Stuff: Questioning the narrative


First published by Stuff and Dominion Post

The recent shooting of Al Jazeera journalist Shireen Abu Akleh ignited social networks and media outlets with accusations that Israel had committed a war crime by deliberately targeting the journalist.

Tragically, Abu Akleh was caught in the midst of a gunfight in an Israeli anti-terrorist operation in Jenin, a terrorist hot-bed. Israel has called for the Palestinian Authority to co-operate in an investigation, but the Palestinians are refusing to hand over evidence. In all likelihood, without Palestinian co-operation, the truth will never be known. However, that didn’t stop media outlets, Palestinian leaders and their supporters from repeating the unsubstantiated claim that Israel deliberately targeted her.

The background to the conflict in Jenin was the spate of terrorist attacks on Israeli citizens in the past two months. Nineteen civilians in Israel have been murdered in seven separate terrorist attacks since mid-March. The latest attack in Elad was a particularly brutal axe murder which took the lives of three men and left 16 children fatherless.

Did these deaths provoke an outpouring of rage and grief on social media? Were there calls for the images of the 19 murdered Israelis to be projected on public buildings? To the contrary, Palestinian social media was awash with celebratory posts, while Palestinian leaders praised the bravery of the terrorists and declared, “We will trample over the skulls of the Zionists; Israel will be annihilated”. While overseas leaders expressed sympathy for the murdered, New Zealand’s leaders and media were largely silent.

How is it that the world routinely turns a blind eye to the murder of Israelis? Partly, it’s due to a dominant narrative that posits Israel as a colonialist foreign occupying force that has progressively displaced an indigenous people through ethnic cleansing. However, this popular narrative bears little relationship to reality.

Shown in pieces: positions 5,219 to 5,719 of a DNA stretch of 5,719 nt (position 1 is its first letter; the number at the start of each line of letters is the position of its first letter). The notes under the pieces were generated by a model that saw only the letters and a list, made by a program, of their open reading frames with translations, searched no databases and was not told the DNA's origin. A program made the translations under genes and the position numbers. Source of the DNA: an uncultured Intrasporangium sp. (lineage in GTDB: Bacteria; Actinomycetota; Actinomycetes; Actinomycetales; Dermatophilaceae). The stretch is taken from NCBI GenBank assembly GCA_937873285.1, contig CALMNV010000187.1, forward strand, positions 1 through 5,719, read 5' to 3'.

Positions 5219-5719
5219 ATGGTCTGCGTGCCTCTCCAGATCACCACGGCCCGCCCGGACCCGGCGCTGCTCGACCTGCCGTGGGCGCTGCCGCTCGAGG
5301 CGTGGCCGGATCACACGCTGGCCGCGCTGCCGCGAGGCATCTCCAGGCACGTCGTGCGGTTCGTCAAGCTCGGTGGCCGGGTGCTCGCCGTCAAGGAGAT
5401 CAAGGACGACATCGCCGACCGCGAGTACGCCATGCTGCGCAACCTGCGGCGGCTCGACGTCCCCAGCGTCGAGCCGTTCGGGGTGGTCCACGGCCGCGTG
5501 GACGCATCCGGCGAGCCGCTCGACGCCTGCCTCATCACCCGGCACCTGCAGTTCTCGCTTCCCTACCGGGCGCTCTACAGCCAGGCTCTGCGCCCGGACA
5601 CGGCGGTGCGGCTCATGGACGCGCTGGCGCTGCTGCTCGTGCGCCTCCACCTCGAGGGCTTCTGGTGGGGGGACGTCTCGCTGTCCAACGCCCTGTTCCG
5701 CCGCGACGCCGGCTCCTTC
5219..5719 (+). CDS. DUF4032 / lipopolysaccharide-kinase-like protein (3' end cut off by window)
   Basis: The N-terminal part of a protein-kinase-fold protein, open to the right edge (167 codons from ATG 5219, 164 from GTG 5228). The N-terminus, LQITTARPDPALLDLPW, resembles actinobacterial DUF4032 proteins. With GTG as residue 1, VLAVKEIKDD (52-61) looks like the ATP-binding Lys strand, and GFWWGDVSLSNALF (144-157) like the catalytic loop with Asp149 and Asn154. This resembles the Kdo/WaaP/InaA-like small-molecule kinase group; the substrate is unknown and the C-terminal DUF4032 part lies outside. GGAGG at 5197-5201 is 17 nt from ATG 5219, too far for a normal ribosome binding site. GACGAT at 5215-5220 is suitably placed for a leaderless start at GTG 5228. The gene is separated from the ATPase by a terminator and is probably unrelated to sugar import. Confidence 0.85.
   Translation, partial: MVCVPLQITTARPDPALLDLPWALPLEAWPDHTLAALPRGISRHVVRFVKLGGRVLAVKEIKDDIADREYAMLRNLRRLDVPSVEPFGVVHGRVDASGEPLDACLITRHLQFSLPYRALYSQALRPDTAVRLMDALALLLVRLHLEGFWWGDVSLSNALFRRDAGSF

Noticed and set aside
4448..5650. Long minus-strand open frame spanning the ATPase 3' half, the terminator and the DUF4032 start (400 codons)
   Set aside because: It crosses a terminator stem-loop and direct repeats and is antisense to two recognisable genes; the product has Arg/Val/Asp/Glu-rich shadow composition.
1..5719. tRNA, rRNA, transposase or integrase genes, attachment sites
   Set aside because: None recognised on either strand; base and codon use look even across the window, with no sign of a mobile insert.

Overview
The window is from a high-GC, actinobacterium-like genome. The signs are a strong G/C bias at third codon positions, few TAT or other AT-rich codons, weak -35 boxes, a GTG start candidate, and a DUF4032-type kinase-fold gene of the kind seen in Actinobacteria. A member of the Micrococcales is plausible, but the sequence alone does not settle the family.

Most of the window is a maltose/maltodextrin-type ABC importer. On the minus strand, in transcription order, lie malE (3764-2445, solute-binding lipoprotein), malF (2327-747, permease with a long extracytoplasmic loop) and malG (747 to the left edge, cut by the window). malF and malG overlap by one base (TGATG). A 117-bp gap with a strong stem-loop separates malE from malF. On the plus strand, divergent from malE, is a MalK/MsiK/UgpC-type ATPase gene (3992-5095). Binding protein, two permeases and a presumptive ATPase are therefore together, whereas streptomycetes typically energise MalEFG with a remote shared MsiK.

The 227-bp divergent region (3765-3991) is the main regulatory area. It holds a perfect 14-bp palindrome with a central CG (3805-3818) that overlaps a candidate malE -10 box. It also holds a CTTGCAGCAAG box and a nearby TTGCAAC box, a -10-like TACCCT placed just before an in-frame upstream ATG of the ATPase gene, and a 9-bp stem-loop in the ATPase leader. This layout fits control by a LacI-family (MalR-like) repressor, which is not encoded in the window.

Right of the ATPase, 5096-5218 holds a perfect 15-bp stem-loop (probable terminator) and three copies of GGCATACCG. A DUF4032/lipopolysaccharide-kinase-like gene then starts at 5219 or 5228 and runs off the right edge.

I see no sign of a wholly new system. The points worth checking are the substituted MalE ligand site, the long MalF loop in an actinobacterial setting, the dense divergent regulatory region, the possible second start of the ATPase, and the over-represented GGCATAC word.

Jews are the indigenous people of the regions of Judea (Judea and Jew both derive from Judah, a son of Jacob/Israel) and Samaria, also known as the West Bank. It is in Israel that Jews had their ethnogenesis, developed their unique culture and maintained a continuous presence for more than 3000 years. This despite expulsions and dispossession at the hands of successive colonising powers.

In the 19th century Jews returned to their ancestral land in greater numbers and Europeans and Arab leaders alike recognised that the land belonged to the Jews. The British Mandate for Palestine came about in much the same way as Mandates for Syria, Lebanon, Iraq, Jordan, Saudi Arabia and Yemen – each carved from the remnants of the Ottoman Empire, defeated in World War I.

Palestinians have recently commemorated Nakba which they argue was a “systematic transfer and replacement” of their people. However, for Israel, the war that broke out following the Declaration of Independence on 15 May 1948 was defensive and existential. Attacked by five Arab armies, the fledgling Jewish state fought for its life. Three years after the Holocaust, and during a period in which the world shut its doors to all but a few Jewish refugees, Israel had no other choice.

In contrast, the Arabs in British Mandate Palestine had options. The Arab Higher Command urged Arab inhabitants to flee to neighbouring states (in many cases their birthplaces or the homes of relatives), with the promise they could return once the Jews had been defeated. Or they could stay, as many chose to do, and become citizens of the new state. Today Arab Israelis serve in the highest levels of society.

Nor was the expulsion of approximately 850,000 Jews from Arab lands, where they’d lived for centuries, a systematic “transfer or replacement of Palestinians”. Jews in Arab lands were viciously beaten or murdered, banished from homes and forced to leave behind property. The new Jewish state absorbed all such refugees.

While the Palestinian narrative garners western support, it is a political construct based more on fantasy than fact. This narrative readily weds itself to classic anti-semitic tropes to demonise Israelis. In addition, religious ideology drives much of the hatred towards the Jewish state.

The recent clashes at the Temple Mount were incited by Palestinian leaders claiming that Al Aqsa Mosque was under threat, a proven tactic for inciting the masses. The recent axe attack occurred after a Hamas leader called for Israelis to be killed with cleaver, axe, knife or gun. Many Palestinians are brought up with an ideology of Jew hatred pushed from childhood, through school curricula and in the mosques. Incentivisation to kill Jews in a pay-to-slay policy drives some to become martyrs.

The only peace they envision is one in which Israel ceases to exist – that is what “from the river to the sea, Palestine will be free” means. With Iranian-backed terrorist groups Hezbollah, to the north, and Hamas, to Israel’s south, and western commentators propagating a false Palestinian narrative, violence and contention look likely to continue.